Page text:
Kids get codeine in ER despite risks, guidelines: study

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The painkiller codeine can be prescribed to young patients with coughs, but a new study says too many children are receiving the narcotic when alternative treatment methods are available. (Photo: PIX11)

CHICAGO (AP/PIX11) —Emergency rooms are prescribing the painkiller codeine to children too often, despite known risks associated with the narcotic, according to a new study.

The authors of the study said young patients with coughs, colds and injuries are receiving the drug even when alternatives are available, such as dark honey for cough.

Codeine is prescribed for children in at least half a million emergency room visits each year, the study — published in the latest issue of the journal Pediatrics — found.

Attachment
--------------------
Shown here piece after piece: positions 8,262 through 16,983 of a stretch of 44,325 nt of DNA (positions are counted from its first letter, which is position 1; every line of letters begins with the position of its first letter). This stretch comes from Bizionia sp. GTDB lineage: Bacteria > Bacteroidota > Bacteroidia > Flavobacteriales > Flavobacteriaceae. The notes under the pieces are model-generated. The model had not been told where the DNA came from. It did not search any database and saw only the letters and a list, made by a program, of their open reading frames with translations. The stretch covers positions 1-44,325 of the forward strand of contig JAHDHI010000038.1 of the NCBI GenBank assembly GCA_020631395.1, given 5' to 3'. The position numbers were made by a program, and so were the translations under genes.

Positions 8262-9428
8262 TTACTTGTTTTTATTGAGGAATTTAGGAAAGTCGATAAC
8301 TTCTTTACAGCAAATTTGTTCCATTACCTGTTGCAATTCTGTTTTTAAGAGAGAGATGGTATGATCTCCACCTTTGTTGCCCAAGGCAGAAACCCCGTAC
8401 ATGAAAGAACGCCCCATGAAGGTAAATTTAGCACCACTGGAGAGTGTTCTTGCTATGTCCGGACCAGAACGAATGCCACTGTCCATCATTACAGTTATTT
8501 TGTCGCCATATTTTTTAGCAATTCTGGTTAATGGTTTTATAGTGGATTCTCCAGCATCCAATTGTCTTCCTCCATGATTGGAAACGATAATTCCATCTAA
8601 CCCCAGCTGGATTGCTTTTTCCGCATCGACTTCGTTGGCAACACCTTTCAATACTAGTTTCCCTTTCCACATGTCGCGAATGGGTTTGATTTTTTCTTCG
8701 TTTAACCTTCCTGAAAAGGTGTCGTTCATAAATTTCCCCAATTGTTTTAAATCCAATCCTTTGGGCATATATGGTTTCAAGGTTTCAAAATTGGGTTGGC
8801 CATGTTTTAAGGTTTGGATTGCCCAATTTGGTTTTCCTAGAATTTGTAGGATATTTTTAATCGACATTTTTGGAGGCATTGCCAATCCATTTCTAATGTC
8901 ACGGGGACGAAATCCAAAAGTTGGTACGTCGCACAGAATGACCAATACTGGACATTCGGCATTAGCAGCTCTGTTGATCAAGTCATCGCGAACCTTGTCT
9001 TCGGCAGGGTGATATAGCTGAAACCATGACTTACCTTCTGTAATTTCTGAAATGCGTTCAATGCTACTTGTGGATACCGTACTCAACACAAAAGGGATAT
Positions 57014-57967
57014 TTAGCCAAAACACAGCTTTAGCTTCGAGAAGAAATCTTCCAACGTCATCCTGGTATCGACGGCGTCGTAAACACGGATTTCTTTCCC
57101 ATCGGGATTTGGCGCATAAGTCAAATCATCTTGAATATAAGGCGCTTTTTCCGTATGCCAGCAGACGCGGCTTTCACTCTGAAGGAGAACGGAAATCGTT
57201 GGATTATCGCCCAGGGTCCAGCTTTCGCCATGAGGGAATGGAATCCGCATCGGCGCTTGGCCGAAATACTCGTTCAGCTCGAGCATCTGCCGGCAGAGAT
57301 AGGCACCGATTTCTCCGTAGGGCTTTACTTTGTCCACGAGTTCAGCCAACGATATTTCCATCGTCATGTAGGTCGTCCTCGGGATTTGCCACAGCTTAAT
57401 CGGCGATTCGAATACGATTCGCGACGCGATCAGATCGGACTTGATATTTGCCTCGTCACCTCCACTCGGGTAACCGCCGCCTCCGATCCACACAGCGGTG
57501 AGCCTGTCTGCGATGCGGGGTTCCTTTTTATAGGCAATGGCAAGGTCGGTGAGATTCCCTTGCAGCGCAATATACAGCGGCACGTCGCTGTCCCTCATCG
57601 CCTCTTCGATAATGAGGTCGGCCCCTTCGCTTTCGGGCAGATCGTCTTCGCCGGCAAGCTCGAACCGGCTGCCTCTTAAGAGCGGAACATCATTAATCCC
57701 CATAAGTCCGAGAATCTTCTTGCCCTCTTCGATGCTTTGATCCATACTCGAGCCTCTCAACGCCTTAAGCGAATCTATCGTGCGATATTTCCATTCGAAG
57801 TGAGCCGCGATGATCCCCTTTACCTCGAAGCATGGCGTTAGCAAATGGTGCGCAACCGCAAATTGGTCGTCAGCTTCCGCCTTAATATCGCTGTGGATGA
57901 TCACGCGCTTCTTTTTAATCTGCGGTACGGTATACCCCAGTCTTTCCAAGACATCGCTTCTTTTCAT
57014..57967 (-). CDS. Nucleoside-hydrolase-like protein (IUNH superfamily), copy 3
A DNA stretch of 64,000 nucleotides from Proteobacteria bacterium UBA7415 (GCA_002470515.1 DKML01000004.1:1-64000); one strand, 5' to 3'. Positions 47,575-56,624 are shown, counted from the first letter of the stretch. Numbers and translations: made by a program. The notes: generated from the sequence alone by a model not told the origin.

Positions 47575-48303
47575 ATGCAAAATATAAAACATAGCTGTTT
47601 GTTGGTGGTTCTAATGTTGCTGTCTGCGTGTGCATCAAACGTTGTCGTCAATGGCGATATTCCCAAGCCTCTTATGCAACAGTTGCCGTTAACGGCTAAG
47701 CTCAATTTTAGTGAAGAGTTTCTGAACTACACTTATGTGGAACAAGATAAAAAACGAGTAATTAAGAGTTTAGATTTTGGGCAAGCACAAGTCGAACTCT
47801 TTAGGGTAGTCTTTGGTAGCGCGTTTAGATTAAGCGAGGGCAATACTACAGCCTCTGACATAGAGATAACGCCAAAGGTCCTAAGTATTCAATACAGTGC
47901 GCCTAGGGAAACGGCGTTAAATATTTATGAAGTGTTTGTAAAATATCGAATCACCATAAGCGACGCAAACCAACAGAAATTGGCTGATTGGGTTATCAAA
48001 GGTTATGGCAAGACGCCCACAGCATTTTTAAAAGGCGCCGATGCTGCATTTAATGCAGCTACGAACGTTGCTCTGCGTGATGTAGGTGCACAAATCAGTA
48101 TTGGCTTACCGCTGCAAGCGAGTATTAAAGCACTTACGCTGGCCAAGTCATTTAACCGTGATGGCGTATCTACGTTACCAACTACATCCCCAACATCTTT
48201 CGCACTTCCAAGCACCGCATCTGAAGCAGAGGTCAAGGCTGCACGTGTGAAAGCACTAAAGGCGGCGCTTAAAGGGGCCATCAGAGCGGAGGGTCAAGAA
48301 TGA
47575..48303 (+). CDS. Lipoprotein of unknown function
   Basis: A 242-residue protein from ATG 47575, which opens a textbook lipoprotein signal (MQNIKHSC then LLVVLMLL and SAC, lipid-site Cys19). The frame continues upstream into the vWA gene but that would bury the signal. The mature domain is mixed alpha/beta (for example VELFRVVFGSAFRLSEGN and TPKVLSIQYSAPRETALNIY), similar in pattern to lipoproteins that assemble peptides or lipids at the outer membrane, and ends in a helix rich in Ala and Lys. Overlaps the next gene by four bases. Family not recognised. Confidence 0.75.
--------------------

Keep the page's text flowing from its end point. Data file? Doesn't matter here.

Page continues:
It’s not rampant. The 10-year study finds just 3 percent of kids’ ER visits resulted in a codeine prescription in 2010. But with more than 25 million ER visits by children each year, the authors say that’s still too much.

Codeine is an opiate and a genetic variation makes some people metabolize it too quickly.

The Food and Drug Administration issued its strictest warning last year about a rare risk for life-threatening complications or death in children.

Another genetic variation makes the drug ineffective for pain relief in as many as a third of patients.

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